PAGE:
District introduces mandatory suicide prevention program to high school students


The Newtonite

by Sophie King
As part of an increasing effort to address mental and emotional health issues in Newton Public Schools, the district will introduce the Signs of Suicide (SOS), a suicide prevention program, to all high school students in the city this year, according to superintendent David Fleishman’s September update letter.
SOS aims to help students learn and identify signs of depression, and will be district-wide and mandatory for all high school students, not just those who are already known to be at risk.
Additionally, SOS includes an educational component with a video and discussion, as well as a screening tool to assess students for signs of depression, principal Jennifer Price wrote.
The program was piloted in senior English classes at both this school and South last spring. “Both Newton high schools found the program to be useful in finding students in need of further conversations with counseling staff,” wrote Price in her letter.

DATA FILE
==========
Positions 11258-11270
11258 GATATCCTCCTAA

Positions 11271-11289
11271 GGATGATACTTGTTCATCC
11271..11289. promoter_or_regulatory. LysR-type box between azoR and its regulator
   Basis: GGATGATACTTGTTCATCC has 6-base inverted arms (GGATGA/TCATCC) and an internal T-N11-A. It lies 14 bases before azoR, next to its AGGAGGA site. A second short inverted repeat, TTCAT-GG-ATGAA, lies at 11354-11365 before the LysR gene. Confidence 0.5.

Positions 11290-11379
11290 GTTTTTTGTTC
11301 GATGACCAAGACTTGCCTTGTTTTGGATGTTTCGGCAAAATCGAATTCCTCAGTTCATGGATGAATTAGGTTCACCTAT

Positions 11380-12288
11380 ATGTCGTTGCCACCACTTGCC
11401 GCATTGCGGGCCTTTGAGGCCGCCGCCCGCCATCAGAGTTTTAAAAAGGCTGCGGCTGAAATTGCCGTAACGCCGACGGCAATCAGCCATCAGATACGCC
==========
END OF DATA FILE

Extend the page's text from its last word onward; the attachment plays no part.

Last year’s Leadership in a Diverse Society class at this school also piloted the program. Senior Sonya Jampel, a member of that class, said, “It’s a little daunting to have to take responsibility for alerting an adult. But I think the school definitely needs to focus on suicide prevention and I’m glad that something is being done.”
The program will be delivered in one class period by trained counselors and social workers, according to Price. The program aims to prevent students from feeling ashamed about mental health, said guidance department head Beth Swederskas.
Newton Public Schools administrators have been working with Screening for Mental Health, Inc. (SMH), a non-profit organization that develops mental health screening events and educational programs and runs the SOS program.
The program has shown a 40% reduction rate in suicide attempts in a randomized controlled study of 2,100 students in Columbus, GA and Hartford, CT, according to a 2007 report from Biomedical Central, a scientific publisher.
Juniors will participate in their science classes Oct. 22-23 and Oct. 27-30, freshmen will participate Dec. 8-11 and Dec. 15-16, sophomores will participate Jan. 20-22 and Jan. 26-28, and seniors will participate Feb. 2-5 and Feb. 9-10, according to Price.
“We highly recommend you allow your child to be screened,” she added.